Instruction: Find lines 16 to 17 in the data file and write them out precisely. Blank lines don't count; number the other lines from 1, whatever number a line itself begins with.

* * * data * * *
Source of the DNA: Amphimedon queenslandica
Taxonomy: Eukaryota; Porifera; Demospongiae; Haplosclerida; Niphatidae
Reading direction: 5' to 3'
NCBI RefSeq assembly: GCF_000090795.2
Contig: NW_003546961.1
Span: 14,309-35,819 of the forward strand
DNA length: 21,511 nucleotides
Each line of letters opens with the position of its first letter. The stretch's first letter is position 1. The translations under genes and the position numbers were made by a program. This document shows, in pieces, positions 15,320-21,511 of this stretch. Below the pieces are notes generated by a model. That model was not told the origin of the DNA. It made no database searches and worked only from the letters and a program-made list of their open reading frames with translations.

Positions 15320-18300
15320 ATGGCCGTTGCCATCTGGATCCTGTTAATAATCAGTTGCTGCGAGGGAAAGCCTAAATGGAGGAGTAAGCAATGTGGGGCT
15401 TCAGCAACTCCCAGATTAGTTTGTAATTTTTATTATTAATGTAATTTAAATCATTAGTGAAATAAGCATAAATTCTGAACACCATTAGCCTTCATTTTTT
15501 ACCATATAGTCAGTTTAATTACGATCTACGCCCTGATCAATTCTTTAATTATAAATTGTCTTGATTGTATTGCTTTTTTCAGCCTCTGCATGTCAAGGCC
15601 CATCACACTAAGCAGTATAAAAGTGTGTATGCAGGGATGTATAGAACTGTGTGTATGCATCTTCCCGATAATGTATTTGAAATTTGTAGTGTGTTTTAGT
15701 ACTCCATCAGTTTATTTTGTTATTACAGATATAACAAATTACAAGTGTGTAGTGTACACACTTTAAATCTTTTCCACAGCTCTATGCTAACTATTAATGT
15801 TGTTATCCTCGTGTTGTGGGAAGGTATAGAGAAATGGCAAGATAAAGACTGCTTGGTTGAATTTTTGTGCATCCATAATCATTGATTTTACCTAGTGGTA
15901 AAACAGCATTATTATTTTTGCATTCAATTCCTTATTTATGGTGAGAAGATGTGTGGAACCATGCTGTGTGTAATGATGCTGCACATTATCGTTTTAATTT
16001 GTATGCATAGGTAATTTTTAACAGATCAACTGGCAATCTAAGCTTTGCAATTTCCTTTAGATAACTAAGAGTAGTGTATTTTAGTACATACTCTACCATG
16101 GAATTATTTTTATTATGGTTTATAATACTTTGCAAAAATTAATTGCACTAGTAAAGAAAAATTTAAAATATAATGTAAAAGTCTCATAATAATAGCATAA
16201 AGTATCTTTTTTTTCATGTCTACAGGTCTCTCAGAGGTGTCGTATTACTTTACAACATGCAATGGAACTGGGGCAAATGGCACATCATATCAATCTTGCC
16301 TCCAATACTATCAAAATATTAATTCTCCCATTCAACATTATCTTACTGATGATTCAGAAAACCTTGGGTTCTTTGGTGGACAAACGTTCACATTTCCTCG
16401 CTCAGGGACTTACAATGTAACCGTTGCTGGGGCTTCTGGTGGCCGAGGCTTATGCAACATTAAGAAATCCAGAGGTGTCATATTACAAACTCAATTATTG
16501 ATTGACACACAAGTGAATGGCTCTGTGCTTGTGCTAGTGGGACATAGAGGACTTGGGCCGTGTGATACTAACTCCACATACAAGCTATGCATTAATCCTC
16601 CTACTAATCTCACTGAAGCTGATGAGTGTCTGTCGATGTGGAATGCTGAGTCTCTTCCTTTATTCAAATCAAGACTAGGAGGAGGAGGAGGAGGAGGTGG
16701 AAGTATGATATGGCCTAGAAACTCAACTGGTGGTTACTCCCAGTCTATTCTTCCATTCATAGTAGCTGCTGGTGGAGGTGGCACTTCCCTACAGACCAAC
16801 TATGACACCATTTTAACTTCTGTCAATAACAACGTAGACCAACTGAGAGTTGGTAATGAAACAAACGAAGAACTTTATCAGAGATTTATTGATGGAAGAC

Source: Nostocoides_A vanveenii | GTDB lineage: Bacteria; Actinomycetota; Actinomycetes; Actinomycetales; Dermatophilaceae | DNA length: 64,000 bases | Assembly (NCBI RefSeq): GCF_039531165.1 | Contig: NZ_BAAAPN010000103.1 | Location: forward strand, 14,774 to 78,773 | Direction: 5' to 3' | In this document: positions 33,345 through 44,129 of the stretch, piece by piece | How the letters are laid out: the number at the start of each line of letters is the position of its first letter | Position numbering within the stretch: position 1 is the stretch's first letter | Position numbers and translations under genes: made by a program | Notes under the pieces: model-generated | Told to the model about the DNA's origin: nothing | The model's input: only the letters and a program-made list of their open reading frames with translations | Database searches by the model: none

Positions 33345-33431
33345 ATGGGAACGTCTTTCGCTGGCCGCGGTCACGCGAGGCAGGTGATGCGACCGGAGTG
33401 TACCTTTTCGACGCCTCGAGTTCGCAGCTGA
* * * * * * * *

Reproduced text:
15901 AAACAGCATTATTATTTTTGCATTCAATTCCTTATTTATGGTGAGAAGATGTGTGGAACCATGCTGTGTGTAATGATGCTGCACATTATCGTTTTAATTT
16001 GTATGCATAGGTAATTTTTAACAGATCAACTGGCAATCTAAGCTTTGCAATTTCCTTTAGATAACTAAGAGTAGTGTATTTTAGTACATACTCTACCATG